Written Procedures • The minimal procedures are listed in the SU Heat Illness Prevention guidance. These steps detail how your personnel will locally: • Provide supervisor and employee training • Provide access to water & shade • Monitor employees and report signs/symptoms of heat illness • Respond to heat illnesses without delay, provide first aid and emergency services. • Provide clear and precise directions to the worksite. • Train all supervisors and employees on these procedures. • Document training • Maintain the procedures on-site or close to the site, so that it can be made available to representatives of Cal/OSHA upon request.

Summary of Supervisor Responsibilities • Obtain heat illness prevention training • Be aware of your staff’s heat stress potential • Develop and train staff on written local heat illness prevention procedures • Provide access to water and shade • Plan and manage work activities accordingly to reduce the risk of heat stress • Be able to recognize any warning signs of heat illness – Promptly respond to symptoms of heat illness!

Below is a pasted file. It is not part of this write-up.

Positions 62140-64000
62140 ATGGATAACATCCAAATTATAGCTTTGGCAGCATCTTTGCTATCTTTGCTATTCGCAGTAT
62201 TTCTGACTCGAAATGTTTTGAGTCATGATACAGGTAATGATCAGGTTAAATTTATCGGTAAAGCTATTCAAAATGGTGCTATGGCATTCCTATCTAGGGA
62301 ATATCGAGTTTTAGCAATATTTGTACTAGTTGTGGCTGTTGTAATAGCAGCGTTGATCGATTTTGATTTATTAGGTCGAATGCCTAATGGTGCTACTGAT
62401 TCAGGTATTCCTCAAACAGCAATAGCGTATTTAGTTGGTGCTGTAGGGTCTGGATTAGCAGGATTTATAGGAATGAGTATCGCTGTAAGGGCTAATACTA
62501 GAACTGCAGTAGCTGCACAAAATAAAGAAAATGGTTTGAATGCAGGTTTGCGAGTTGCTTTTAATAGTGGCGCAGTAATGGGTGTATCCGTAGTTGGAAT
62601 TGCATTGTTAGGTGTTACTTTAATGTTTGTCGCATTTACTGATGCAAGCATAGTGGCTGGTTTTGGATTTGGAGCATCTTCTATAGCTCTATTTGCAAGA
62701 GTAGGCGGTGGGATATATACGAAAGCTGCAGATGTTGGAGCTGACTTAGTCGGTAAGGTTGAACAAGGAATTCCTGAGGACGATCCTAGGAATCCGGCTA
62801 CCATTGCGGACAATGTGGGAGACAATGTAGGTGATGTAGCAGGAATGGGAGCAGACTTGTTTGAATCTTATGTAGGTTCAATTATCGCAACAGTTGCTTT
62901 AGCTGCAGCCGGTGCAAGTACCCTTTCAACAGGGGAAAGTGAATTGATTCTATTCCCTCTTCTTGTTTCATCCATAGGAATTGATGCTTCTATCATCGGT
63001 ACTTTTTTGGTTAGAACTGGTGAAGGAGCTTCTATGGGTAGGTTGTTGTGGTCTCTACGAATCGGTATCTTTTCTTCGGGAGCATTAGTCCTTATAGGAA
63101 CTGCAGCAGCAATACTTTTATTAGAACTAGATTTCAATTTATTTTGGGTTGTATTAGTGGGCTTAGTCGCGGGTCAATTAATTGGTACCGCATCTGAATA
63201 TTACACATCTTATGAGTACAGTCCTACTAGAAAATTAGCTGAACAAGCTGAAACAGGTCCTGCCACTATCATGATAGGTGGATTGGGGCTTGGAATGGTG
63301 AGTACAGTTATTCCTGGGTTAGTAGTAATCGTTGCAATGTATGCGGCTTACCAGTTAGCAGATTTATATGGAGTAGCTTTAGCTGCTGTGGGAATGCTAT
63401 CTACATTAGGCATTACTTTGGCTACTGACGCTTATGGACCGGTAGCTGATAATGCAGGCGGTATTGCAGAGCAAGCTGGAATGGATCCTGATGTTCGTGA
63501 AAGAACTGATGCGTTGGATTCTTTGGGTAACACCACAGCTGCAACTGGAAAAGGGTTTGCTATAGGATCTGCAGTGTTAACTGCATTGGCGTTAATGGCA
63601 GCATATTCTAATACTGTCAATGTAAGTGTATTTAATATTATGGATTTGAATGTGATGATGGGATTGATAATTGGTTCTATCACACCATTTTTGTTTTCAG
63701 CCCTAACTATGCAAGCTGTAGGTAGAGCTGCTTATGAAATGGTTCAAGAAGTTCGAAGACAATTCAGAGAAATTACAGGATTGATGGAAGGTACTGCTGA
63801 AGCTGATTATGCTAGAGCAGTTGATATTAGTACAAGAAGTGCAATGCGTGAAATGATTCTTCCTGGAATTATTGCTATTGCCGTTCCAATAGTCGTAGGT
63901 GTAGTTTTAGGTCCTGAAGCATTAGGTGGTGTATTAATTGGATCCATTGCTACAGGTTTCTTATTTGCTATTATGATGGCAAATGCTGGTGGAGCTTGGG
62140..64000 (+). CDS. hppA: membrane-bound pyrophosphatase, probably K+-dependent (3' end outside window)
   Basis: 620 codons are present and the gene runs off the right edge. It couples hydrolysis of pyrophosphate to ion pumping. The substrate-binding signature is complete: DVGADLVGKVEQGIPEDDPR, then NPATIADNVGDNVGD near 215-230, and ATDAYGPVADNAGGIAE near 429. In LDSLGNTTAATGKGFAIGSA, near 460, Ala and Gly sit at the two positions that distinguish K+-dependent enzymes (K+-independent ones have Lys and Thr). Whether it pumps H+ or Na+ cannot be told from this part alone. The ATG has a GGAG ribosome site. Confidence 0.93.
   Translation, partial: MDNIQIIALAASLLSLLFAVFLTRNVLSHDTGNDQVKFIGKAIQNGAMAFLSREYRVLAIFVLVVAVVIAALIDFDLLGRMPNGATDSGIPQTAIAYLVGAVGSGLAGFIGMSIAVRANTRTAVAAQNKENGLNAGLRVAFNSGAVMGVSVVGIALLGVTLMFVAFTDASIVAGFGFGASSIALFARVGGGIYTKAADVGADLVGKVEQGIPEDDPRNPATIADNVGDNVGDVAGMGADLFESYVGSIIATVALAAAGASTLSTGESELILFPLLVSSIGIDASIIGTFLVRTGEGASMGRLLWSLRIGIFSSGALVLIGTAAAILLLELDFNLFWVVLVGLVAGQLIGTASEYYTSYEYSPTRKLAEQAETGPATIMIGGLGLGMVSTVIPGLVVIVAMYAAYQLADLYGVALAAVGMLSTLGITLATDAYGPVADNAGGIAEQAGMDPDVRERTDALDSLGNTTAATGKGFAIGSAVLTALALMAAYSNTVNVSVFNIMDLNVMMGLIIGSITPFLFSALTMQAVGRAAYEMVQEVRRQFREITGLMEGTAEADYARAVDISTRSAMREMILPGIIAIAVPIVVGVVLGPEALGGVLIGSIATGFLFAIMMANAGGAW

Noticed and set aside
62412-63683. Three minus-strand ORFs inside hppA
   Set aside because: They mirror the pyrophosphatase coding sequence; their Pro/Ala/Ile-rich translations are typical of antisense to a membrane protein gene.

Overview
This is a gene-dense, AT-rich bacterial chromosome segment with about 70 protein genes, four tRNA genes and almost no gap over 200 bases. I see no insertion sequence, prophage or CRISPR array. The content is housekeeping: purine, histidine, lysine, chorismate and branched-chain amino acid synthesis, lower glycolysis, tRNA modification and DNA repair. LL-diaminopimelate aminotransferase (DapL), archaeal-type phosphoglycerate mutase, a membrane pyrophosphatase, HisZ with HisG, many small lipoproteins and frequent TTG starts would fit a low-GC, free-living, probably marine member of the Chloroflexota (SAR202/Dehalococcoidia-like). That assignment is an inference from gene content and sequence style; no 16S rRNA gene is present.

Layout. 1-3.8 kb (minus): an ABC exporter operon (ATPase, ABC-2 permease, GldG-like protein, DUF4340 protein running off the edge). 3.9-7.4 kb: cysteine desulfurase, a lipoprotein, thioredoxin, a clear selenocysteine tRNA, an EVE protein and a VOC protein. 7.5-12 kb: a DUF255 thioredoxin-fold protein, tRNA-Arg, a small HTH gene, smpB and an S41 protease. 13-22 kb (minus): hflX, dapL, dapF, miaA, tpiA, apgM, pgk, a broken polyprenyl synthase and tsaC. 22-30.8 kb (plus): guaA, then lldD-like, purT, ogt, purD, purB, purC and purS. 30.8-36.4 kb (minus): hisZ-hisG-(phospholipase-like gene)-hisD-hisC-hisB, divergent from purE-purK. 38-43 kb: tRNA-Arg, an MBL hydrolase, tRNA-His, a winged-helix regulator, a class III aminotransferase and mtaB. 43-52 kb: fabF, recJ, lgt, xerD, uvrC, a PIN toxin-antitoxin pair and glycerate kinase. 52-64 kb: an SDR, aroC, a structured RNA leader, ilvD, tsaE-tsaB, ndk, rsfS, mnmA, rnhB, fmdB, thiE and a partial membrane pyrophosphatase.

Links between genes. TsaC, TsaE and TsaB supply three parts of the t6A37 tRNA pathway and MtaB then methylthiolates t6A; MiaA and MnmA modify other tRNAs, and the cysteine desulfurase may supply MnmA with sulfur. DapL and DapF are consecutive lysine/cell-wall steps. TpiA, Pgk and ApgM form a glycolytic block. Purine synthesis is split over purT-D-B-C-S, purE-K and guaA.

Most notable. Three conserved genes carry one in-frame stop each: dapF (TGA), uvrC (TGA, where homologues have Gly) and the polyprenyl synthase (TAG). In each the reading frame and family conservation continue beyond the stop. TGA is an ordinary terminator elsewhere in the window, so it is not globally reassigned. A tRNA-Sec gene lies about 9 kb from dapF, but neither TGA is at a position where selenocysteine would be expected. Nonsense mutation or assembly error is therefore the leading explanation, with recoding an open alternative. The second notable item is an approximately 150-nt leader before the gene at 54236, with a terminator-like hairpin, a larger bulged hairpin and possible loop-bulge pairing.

For Additional Information • Visit the Cal/OSHA Heat Illness websites: – http://www.dir.ca.gov/DOSH/HeatIllnessInfo.html – http://www.99calor.org/english.html

Thanks for your attention! Contact EH&S at 723-0448 if you have any questions. http://ehs.stanford.edu http://iipp.stanford.edu